The hundreds of millions of dollars that corporations spend on brands, software, design, and operational systems in their headquarters confer a competitive advantage on their operations around the world, and thus represent significant value. Today, the main sectors generating cross-border flows of intangibles are technology (about $230 billion annually), health care and pharmaceuticals (approximately $160 billion), and consumer goods (about $110 billion). But, again, in the absence of royalty charges and franchise agreements, the value of such cross-border flows is not captured in official measures of trade.
Finally, such indicators do not track cross-border flows of free digital services such as email, real-time mapping, video conferencing, music streaming, and social media. Yet every day, people around the world can and do access any one of Wikipedia’s 40 million articles in roughly 300 languages, or YouTube’s billions of hours of free video content. Free digital services have always posed a measurement problem for economists, but the challenge has become particularly vexing in the context of trade.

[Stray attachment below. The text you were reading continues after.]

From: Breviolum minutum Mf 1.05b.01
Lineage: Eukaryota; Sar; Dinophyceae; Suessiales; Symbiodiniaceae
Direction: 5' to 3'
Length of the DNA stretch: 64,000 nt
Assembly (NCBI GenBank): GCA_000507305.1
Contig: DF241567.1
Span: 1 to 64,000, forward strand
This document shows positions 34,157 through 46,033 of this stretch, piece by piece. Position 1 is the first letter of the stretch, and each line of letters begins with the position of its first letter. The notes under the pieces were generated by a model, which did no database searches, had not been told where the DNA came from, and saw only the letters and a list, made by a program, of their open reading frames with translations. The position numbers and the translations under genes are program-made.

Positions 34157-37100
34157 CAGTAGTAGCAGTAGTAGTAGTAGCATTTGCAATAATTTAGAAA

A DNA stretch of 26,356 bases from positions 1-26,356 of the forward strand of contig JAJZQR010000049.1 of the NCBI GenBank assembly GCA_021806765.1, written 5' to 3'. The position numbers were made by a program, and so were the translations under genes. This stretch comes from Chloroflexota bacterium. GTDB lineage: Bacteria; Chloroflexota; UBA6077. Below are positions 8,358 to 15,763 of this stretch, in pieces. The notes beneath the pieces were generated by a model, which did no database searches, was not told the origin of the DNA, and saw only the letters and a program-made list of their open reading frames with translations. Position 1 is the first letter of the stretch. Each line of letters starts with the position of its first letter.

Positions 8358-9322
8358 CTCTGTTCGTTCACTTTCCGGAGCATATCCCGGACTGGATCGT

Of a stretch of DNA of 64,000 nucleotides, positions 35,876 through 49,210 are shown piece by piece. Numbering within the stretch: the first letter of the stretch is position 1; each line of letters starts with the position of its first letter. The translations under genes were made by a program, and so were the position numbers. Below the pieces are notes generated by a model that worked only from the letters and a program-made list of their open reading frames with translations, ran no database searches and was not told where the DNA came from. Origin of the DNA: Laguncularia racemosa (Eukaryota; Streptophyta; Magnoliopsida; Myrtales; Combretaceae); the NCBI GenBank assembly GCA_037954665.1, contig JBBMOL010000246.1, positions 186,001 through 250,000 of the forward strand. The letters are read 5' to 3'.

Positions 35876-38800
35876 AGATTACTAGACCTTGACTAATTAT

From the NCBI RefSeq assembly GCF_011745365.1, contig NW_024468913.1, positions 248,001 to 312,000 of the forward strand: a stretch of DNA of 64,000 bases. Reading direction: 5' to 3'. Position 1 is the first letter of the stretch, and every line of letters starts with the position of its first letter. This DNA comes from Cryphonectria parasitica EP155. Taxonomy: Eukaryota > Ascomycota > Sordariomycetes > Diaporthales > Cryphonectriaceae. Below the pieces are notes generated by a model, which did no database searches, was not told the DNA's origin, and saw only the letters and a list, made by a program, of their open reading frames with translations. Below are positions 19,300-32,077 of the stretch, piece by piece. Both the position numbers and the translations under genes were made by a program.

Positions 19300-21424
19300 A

Altogether, the MGI study estimates the annual value of these three inadequately measured channels of the services trade to be $8.3 trillion: $4 trillion of services trade that is not counted at all in official trade statistics, and $4.3 trillion of services trade that is currently counted as goods trade. By this estimate, trade in services is actually slightly larger, in value-added terms, than trade in goods.